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During the pandemic, the topics of work-life balance, healthy work environments, satisfying work etc. came even more into focus than they had before. Work environments underwent dramatic changes in various lockdown situations. Whereas in many jobs or professions, employees and workers had no choice as to continue going to their respective work places, others, especially office workers, experienced working from home as a new normal.
Towards the end of the pandemic or the emergency situations, discussions intensified about how people wanted to work in future: which changes induced by the pandemic situation would they like to keep, where would they like to go back to how things were before – if at all – and what was truly missed.
Discussions erupted (and keep doing so in some companies) around the question if or how to continue working from home or going back to a company office building. Some phrase it as ‘home office versus back to the company’, but those who were or are able to work from home never left the company, only a central office building. Technology has made it possible to connect virtually in very effective ways. For more on this discussion and different positions see the little video embedded in an article from CBS news from 2021 where two economics professors discuss this question.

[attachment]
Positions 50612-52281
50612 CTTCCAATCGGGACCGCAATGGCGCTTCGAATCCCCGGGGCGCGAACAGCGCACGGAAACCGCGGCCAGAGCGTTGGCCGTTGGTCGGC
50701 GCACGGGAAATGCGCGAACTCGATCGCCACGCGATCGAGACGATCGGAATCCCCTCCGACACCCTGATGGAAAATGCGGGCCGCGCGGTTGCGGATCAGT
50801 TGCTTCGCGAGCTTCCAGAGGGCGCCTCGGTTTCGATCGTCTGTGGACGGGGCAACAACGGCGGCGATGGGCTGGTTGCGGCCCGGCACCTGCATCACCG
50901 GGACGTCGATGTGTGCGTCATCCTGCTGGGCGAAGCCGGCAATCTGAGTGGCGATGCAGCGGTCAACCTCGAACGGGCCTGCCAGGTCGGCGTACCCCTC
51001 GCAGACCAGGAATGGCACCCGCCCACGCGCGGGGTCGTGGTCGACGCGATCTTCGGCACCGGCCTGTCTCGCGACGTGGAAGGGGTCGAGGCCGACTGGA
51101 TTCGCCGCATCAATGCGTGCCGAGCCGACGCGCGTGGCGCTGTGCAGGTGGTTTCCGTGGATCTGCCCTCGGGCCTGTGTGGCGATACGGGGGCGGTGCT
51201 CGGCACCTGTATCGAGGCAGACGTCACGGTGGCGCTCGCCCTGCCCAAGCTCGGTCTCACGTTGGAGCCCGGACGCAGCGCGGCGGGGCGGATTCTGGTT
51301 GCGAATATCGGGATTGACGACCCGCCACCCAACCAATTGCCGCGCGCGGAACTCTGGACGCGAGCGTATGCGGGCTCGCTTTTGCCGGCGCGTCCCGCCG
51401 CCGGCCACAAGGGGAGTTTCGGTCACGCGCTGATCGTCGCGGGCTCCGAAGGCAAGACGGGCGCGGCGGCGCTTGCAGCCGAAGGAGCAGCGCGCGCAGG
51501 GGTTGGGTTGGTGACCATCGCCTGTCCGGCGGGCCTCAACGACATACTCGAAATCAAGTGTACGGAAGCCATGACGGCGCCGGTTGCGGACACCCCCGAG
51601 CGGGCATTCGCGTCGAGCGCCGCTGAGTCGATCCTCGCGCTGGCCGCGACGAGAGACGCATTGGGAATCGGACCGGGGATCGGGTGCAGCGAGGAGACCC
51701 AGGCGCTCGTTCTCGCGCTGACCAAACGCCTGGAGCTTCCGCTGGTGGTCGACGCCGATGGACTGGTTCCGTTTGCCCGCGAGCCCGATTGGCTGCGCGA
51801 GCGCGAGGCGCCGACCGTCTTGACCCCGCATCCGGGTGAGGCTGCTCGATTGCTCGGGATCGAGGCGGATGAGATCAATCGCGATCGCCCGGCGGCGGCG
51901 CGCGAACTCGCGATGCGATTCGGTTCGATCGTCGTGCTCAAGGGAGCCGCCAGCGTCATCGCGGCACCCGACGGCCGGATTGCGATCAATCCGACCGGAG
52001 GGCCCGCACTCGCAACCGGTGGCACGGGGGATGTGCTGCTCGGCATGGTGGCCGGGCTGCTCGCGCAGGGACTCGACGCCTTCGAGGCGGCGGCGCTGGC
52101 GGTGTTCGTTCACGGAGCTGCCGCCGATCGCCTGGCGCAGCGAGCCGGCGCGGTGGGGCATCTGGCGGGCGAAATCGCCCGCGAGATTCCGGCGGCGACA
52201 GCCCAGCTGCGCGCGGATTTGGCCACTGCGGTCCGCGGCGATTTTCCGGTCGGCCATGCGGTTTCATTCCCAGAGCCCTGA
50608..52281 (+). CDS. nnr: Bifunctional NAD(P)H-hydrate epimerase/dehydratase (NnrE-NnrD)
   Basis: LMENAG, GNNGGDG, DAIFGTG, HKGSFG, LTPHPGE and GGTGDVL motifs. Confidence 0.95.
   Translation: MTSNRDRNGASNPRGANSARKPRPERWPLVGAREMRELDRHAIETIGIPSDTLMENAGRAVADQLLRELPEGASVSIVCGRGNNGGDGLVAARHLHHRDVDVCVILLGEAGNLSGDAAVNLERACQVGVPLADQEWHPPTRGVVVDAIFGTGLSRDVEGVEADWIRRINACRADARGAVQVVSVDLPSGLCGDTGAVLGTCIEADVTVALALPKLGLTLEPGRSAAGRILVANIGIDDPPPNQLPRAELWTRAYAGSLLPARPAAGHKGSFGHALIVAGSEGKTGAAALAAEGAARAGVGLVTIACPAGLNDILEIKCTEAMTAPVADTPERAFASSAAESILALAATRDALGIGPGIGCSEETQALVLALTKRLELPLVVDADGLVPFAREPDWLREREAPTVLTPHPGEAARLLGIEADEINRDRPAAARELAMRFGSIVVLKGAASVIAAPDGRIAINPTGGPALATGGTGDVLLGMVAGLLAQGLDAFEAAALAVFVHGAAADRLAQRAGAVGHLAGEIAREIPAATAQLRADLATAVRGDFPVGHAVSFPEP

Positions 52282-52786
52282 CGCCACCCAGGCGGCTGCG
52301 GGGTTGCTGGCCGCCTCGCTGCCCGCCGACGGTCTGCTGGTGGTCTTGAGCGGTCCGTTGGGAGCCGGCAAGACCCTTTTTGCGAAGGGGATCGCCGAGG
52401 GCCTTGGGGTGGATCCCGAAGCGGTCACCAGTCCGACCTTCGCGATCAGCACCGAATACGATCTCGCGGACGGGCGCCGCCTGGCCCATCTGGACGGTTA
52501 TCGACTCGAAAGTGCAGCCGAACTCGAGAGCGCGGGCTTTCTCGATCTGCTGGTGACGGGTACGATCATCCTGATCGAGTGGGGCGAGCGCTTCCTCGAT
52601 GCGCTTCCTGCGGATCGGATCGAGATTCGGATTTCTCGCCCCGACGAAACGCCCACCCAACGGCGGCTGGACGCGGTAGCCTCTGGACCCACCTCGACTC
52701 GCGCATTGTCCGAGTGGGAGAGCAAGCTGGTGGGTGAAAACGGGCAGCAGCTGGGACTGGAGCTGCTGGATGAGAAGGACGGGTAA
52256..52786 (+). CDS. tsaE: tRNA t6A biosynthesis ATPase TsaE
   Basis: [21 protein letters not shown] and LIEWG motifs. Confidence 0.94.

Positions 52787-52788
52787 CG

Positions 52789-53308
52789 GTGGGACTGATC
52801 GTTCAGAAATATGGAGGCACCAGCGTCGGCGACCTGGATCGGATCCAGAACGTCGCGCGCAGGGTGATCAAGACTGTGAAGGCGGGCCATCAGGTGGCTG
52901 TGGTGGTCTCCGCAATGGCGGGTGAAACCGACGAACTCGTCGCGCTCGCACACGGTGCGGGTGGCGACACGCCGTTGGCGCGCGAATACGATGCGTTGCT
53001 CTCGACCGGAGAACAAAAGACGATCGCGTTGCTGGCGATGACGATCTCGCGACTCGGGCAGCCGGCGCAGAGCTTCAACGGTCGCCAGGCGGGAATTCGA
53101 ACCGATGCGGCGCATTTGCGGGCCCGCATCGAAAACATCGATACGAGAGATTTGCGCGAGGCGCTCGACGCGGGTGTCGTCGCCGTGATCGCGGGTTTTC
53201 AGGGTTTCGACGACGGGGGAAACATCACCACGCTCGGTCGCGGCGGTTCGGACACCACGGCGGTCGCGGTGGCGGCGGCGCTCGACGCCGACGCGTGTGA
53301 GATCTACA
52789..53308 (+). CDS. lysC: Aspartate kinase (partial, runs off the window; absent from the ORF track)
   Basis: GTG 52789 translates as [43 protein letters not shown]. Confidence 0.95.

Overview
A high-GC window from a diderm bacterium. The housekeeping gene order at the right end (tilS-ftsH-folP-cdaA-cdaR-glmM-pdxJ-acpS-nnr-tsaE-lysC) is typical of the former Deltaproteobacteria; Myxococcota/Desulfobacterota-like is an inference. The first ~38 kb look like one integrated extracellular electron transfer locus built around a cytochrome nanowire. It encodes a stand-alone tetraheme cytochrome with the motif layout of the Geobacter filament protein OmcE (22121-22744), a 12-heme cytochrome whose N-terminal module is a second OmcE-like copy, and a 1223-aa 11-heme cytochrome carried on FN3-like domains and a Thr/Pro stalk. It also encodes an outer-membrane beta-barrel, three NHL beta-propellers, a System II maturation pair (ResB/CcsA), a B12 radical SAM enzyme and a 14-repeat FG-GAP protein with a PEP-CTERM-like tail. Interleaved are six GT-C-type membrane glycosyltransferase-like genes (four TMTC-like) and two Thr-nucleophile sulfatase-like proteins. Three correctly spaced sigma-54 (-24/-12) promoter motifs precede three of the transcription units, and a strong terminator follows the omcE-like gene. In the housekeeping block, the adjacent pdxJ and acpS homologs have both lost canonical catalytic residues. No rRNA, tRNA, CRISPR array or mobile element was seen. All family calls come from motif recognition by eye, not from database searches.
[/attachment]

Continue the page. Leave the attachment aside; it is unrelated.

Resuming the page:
However, many discussions go beyond the mere questions of when and where we would like to work. The following is a list of some talks on various aspects of work and life, and should the two actually be phrased as opposites.
Warren Valdmanis: What makes a job good?
Patty McCord: 8 lessons on building a company people enjoy working for work
You also find these some of these links under my page on TED Talks, including some on leadership like Simon Sinek’s TED talk.
December 2022 update:
The latest TED talk I listened to is Ricardo Semler’s How to run a company with (almost) no rules. It might not be the easiest to listen to from a language learner’s perspective, so take your time. But if you like someone thinking and acting completely out of the box, in this case questioning many business practices company leaders and employees have taken for granted over decades, you are in for a treat.